Trust and Internet Identity Meeting Europe
2013 - 2020: Workshops and Unconference

Robot attack on SAML

(Shannon Roddy)

Roddy: Robot related incidents are an issue recently in identity federation. It was a potential attack recently where we realized the threat soon after the robot paper went out. Beginning of January we realized it was no longer theoretical and it brought on a more regimented appraisal of what was out there. Main question for the session: Is it ok for us to scan everything coming in? And if we all agree that scanning is okay we should then be more focused on the notification process: who should be notified and in what capacity? TLS problems are much wider than decryption. You can convince the server to sign an arbitrary bit of SAML with a SAML random generated key. We found there were three IDPs actually vulnerable within the university realm

Barton: What measures were taken?

Roddy: The vendor provided a patch or they somehow overcame the problem without sending a response back.

Heinzl: Federation is about trust and it is better to catch mistakes the members are making. Humans are prone to mistakes after all.

Roddy: There are many IDPs so it is hard to scan for all kinds of robot attacks. People operating different IDPs also leave and change all the time so there is no clear pattern here. It is difficult to have communication with universities themselves because there is a full spectrum of different behaviours and replies from them. They sometimes hide the fact that they are vulnerable or rely on chance for those issues.

Pichler: In the Austrian gov federation we scan always what is in the security requirements for our federation policies. It is a problem that there are sometimes not the required resources for the needed amount of work.

Q: Do you have consent to do this scan for the IDPs?

Pichler: It is obligated for everyone since it is defined in the working groups.

Q: For us we are obliged to respond to federation incidents.

Big question: Can you kick out institutions/ governments if they do not fully cooperate with the response giving? Federations can actually do that.

Groep: Peer pressure works in this case. You flag them into a group of institutions that are not cooperative. You flag them into certain naming groups that pushes them to response immediately, from experience. Who do you inform from my security mistakes? Should I trust the results of this scan? Notifications are important more than the process itself.

Rodd: We have been turning to REN-ISAC recently. The REN-ISAC is a national security organization for higher education in the US as an industry of its own and that is being approached lately as a source for resolving security issues.

Heinzl: Time is not a thing you have in those cases. There are millions of clients when we are talking from the point of view of the government and we had long discussions if it is ok to switch off T 1.1 or similar. Austria has an organization in particular that informs all government departments for big problems/ big impact issues that is very reliable and it is always very filtered information: GovCERT (exploit sensors)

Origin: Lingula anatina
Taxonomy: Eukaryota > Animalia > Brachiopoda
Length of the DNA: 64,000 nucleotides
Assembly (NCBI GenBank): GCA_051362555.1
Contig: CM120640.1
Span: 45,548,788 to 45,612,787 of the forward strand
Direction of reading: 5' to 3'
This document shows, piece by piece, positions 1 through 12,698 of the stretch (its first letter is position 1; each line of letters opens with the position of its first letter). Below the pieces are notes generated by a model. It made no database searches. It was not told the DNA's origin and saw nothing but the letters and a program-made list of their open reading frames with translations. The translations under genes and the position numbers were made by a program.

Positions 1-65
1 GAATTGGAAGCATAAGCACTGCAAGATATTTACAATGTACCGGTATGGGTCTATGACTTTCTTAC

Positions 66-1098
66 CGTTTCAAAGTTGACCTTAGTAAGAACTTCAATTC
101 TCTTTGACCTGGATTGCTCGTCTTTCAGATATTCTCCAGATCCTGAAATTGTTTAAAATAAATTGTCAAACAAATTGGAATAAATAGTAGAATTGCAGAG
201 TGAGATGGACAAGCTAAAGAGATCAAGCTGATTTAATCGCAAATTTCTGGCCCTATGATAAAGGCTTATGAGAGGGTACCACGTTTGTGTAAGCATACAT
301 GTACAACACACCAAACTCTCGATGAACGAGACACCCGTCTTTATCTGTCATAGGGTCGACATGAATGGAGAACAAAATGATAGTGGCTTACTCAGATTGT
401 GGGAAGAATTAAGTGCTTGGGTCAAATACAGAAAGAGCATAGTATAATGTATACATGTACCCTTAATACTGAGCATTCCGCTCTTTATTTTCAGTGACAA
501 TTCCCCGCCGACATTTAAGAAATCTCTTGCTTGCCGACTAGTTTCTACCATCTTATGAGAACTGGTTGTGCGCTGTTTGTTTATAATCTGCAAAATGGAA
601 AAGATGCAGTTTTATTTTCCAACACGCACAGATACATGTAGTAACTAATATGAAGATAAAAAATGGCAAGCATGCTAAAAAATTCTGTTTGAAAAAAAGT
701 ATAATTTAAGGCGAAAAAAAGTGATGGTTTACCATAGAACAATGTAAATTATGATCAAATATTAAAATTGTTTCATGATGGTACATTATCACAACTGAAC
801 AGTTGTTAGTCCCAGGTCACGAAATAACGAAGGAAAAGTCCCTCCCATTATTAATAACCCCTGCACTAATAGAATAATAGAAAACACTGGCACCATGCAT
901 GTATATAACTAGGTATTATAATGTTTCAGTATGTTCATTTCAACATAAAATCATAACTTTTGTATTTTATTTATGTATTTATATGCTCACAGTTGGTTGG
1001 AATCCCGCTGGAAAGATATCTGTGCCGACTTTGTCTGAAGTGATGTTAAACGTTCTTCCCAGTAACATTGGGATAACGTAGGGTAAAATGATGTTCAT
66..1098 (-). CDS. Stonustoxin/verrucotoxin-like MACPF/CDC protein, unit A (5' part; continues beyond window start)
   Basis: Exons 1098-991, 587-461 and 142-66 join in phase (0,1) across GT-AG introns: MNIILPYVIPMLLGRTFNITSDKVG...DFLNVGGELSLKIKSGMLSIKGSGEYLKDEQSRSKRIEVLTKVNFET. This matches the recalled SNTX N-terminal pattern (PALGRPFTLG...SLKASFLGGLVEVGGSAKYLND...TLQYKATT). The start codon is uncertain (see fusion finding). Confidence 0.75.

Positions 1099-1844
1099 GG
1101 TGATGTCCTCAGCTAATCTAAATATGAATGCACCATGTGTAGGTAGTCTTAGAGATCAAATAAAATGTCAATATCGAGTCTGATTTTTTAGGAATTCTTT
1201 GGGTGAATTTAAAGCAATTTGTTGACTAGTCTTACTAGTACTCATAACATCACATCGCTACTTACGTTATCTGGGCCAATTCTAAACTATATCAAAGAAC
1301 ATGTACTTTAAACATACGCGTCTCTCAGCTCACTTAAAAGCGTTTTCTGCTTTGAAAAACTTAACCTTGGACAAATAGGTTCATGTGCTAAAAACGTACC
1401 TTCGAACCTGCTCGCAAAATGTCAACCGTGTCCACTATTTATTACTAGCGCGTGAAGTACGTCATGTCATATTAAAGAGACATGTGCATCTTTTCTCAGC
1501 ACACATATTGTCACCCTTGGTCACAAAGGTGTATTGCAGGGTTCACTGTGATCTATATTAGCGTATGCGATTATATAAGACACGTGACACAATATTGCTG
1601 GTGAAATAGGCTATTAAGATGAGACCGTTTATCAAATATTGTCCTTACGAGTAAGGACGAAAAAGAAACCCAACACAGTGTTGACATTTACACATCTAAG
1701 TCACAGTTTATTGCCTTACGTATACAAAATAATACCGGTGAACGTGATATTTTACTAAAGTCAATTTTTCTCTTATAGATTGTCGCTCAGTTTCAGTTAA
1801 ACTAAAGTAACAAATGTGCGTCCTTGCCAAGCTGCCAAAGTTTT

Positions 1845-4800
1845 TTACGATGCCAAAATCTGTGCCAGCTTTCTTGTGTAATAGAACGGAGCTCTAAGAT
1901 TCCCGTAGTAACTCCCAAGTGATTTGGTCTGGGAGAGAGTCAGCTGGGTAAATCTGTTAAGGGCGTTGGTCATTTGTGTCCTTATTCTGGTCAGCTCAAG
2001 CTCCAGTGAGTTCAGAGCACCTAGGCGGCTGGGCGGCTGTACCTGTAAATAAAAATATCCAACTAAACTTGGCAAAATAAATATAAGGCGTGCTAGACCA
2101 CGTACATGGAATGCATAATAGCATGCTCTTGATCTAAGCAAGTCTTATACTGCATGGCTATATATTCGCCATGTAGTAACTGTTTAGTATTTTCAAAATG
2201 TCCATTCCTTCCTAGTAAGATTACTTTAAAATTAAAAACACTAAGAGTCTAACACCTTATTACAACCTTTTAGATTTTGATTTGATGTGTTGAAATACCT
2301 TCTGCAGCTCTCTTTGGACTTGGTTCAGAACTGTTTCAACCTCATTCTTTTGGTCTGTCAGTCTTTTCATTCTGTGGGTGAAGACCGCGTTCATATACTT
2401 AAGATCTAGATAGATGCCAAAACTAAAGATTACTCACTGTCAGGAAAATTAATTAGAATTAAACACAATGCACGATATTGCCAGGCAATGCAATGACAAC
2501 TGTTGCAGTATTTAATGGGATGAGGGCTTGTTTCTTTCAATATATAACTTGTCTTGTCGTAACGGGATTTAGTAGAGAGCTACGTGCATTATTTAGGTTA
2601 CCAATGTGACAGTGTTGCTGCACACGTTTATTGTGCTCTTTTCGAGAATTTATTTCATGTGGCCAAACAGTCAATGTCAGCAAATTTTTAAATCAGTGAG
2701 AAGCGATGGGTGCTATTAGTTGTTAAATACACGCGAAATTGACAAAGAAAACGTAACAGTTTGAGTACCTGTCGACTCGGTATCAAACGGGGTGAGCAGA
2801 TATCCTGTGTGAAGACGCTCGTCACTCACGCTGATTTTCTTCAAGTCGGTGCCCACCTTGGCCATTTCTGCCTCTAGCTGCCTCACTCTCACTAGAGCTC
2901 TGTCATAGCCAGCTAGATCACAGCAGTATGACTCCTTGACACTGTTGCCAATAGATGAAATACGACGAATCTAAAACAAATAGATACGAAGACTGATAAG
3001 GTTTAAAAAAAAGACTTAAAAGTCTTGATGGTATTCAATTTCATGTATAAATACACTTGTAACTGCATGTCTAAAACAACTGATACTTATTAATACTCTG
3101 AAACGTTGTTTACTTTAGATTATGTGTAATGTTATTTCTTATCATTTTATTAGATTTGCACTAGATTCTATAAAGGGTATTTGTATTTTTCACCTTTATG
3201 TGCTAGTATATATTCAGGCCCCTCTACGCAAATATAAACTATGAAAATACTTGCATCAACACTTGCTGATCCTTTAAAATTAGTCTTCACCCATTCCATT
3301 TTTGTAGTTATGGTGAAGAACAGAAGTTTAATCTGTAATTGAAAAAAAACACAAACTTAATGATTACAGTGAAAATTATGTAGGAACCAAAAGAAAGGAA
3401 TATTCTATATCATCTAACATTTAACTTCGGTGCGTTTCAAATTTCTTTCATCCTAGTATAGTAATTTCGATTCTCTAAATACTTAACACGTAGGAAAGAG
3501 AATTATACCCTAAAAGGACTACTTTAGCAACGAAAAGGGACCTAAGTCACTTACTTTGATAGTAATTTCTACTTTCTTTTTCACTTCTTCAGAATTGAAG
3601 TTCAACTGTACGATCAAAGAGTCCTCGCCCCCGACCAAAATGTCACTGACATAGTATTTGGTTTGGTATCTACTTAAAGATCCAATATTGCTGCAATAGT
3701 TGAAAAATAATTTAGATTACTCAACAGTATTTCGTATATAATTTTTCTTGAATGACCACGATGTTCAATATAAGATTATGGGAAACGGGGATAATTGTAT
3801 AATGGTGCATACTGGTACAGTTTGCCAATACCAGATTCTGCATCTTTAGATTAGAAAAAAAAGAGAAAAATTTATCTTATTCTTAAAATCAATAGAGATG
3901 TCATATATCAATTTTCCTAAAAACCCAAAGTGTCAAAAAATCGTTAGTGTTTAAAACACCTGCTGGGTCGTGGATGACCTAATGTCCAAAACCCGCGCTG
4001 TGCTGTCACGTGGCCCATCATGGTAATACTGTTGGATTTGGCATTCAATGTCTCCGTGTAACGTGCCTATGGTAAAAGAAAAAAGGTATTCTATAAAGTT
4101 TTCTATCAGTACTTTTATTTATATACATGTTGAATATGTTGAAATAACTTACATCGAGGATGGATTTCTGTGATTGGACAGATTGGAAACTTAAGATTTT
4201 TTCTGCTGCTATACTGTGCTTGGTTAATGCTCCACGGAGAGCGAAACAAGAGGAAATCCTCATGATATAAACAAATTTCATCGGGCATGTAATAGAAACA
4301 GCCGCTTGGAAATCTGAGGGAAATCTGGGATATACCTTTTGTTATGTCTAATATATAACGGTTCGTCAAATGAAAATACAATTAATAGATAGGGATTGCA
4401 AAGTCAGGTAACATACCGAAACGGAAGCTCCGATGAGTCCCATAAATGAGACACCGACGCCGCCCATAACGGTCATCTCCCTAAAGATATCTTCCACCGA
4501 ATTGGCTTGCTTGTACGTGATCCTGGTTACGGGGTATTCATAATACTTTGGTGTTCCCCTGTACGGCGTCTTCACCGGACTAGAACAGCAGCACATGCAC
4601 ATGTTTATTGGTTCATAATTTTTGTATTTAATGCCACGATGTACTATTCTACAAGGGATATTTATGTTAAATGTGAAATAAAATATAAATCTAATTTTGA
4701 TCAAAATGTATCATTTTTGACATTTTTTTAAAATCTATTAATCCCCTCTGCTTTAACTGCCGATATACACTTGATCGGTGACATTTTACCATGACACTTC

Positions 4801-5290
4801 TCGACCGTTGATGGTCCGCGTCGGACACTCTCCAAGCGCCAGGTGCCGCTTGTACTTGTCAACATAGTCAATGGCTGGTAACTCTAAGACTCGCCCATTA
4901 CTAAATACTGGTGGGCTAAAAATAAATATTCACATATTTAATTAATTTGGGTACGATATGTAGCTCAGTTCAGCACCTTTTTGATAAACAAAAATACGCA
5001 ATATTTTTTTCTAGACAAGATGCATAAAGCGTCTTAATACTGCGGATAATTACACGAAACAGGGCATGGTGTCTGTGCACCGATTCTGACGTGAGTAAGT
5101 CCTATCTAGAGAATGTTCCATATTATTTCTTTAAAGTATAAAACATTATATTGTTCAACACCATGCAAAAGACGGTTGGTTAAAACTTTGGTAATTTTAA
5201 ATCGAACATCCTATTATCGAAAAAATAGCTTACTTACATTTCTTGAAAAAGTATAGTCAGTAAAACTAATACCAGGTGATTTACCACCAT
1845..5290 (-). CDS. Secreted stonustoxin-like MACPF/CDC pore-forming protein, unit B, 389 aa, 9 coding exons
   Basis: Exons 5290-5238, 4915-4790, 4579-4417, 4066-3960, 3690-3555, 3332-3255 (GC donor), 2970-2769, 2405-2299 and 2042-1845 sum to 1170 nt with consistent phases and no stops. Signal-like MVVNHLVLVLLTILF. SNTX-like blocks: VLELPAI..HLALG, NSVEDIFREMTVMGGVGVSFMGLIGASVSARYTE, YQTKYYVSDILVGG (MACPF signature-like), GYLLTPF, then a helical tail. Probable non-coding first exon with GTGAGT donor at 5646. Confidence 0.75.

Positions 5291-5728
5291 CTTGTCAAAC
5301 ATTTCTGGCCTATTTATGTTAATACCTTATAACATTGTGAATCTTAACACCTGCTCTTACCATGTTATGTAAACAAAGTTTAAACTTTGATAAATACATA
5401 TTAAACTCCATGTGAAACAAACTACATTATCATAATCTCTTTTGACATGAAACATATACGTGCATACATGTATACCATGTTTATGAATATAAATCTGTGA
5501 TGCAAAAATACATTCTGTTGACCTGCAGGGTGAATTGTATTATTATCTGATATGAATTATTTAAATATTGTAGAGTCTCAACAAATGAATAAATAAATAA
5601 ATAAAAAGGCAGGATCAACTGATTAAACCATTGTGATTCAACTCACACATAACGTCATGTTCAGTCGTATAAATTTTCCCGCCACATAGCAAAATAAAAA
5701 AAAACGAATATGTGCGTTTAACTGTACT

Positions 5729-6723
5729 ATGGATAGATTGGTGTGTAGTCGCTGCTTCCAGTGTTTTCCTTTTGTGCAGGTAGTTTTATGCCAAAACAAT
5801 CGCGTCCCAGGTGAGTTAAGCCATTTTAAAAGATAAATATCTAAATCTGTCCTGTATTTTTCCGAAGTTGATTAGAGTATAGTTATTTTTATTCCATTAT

Groep: There is an analogue version in the Netherlands, relating cyber security problems.

Heinzl: It is an ongoing discussion if we need to bring the big security providers with federations in different countries. It depends strongly on the structure of the federation itself.

Roddy: In the US there is the FBI that sends out informative directives regarding these issues. Nowadays they give you actual IP addresses.

Heinzl: If I am an internet provider and the competition is being threatened more and more often from security issues it also presents a financial advantage

Burton: Is there an incident response policy in play within your federations in different countries? Not that there can be an anticipated response each time but are there communication steps, solutions to different issues or compromitations with security levels? In the US the purpose is to make sure that the decision making authority is compliant not with the possible problems itself but mostly with the process of responding.

Heinzl: Austria has none. For example the Heartbleed attack there was mostly phone calls, emails, point to point conversations and bilateral exchanges. Everyone did what they thought it was right at that moment. There is always the chance of overreacting and “burning the house down” for one minor issue.

Burton: Where do you draw the line while doing scanning about managing expectations?

Roddy: There needs to be a better managing at having better contact points for both entities and federations.